Politics & Policy

Let’S Get Personal

Kinsley and Reiner: Social Security meatheads.

TA good actor can take someone else’s words and make them believable. A good columnist can, too.

Recently, syndicated columnist Michael Kinsley latched on to an idea first floated by actor Rob Reiner. Kinsley and Reiner want to prove that personal retirement accounts for Social Security cannot work. But their arguments are simply wrong.

Kinsley and Reiner claim that there is no way a conservative portfolio of stocks and bonds can grow at an average rate of 4.7 percent annually (after inflation) if the economy grows as slowly as Social Security actuaries predict. That 4.7 percent return is important; it’s what the Heritage Foundation estimates a personal account would earn after inflation. Although Kinsley didn’t mention it, the Heritage prediction is based on a portfolio that consists of 50 percent stock index funds and 50 percent government bonds.

Such a return is possible and even likely. A new study by the London Business School shows that stock market returns are higher on average in slower-growing economies than in rapidly growing ones. The study found that investors earned 12 percent a year buying in down markets and only 6 percent when market growth was in the top 20 percent.

Just three days before Kinsley’s column (“The Meathead Proposition“) was published, Stephen C. Goss, the nonpartisan chief actuary for Social Security, used precisely the economic assumptions criticized by Kinsley to project that over the next 75 years, “the long-term ultimate average annual real yield assumed for equities [stocks] is 6.5 percent.” Congressional Budget Office estimates echo these numbers.

Kinsley and Reiner also claim that if the economy grows faster than the actuaries predict, Social Security’s problems will be solved without personal accounts.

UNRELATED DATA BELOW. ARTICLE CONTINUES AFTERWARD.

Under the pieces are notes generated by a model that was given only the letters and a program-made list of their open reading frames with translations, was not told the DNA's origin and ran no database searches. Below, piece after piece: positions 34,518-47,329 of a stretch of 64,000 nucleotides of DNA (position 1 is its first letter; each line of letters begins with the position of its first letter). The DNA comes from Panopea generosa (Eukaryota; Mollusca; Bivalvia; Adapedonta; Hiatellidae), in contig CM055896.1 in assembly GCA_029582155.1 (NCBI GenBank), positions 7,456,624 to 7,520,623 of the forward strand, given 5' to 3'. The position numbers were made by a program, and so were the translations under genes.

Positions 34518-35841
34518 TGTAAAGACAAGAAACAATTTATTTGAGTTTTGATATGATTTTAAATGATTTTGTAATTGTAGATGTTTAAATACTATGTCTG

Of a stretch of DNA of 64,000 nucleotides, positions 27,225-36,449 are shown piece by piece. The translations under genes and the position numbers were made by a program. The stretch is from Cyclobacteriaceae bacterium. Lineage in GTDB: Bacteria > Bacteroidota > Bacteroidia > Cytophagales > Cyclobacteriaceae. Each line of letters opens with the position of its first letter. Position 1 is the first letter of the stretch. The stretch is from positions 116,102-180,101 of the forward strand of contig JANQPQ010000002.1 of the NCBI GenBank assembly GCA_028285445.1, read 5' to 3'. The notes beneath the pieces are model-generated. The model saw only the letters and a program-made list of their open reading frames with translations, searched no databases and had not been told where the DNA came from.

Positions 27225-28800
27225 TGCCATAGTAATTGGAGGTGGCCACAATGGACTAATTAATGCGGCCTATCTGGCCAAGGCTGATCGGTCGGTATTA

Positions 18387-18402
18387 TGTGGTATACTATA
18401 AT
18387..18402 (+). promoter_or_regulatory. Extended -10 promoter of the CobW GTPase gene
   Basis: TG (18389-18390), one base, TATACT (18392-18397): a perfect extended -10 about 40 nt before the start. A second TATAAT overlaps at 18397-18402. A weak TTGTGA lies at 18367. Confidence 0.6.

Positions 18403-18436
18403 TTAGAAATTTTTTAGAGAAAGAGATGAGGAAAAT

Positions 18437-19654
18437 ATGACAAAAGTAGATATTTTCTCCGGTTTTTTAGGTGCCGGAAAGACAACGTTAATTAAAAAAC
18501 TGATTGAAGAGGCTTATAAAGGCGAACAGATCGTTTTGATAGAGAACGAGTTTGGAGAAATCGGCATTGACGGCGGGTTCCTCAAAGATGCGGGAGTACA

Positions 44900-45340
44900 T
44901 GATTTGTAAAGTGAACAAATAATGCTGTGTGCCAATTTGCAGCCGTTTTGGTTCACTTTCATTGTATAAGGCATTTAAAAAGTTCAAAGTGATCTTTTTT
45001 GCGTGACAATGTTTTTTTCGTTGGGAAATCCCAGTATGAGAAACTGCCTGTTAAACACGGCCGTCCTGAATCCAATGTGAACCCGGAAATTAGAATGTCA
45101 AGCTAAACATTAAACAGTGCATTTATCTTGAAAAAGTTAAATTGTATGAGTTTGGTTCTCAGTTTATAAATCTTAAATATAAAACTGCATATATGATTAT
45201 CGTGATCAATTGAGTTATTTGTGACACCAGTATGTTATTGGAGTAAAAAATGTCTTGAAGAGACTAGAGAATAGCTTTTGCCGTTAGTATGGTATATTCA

But several studies, including data from the nonpartisan Social Security actuaries, show that there is virtually no chance that faster economic growth could solve Social Security’s coming huge deficits.

In fact, higher economic growth would make the problem worse. Yes, higher earnings would increase the amount of Social Security payroll taxes collected in the short run. But because benefits are linked to wages, they also would increase the amount of retirement benefits that would have to be paid.

The actuaries do admit that there is a 2.5 percent chance the economy could grow fast enough to solve Social Security’s problems. Of course that also means that there is a 97.5 percent chance that it won’t. It certainly doesn’t make sense to gamble our children’s retirement security on such odds.

Most disturbingly, Kinsley writes:

But if free markets work the way they are supposed to — and I would like to hear The Heritage Foundation say that they do not — the effect of the government’s announcing that government bonds are a bad investment and officially pushing people to put their money elsewhere will be to make it more expensive for the government to borrow money. So even if private stocks and bonds are a better long-term investment than government bonds (after factoring in risk and so on), they won’t stay that way for long.

This makes little sense. No one is saying that real government bonds (as opposed to the non-negotiable “bonds” that substitute for real assets in the Social Security trust fund) are a bad investment. The Heritage projections, as noted above, are based on personal accounts that are 50 percent invested in government bonds. The Bush proposal assumes that 20 percent of personal accounts are invested in government bonds. Government bonds are a fine investment for people who want to avoid risk and can afford the lower returns paid by government bonds.

On the other hand, stocks and other types of bonds pay a higher return in part because they have a higher risk level. Stocks and bonds rise and fall by the day, week, and month. However, over long periods (such as 20 years or more), they almost always rise at a significant annual average rate.

This is what makes stocks and bonds perfect for retirement investing. Holding them for 20-plus years virtually guarantees significant profits at a fairly low risk level. A system of personal accounts would increase demand for both stocks and government bonds. There is no reason to assume that demand for either will fall or that the risk-based difference between what each pays will change significantly from the projections being made by the Social Security Administration or the CBO.

We can have personal accounts that allow individuals to build retirement nest eggs they will own and control. In fact, such accounts are the only proposal on the table that can preserve Social Security for decades to come. The time to act is now.

David C. John is a research fellow at the Heritage Foundation.


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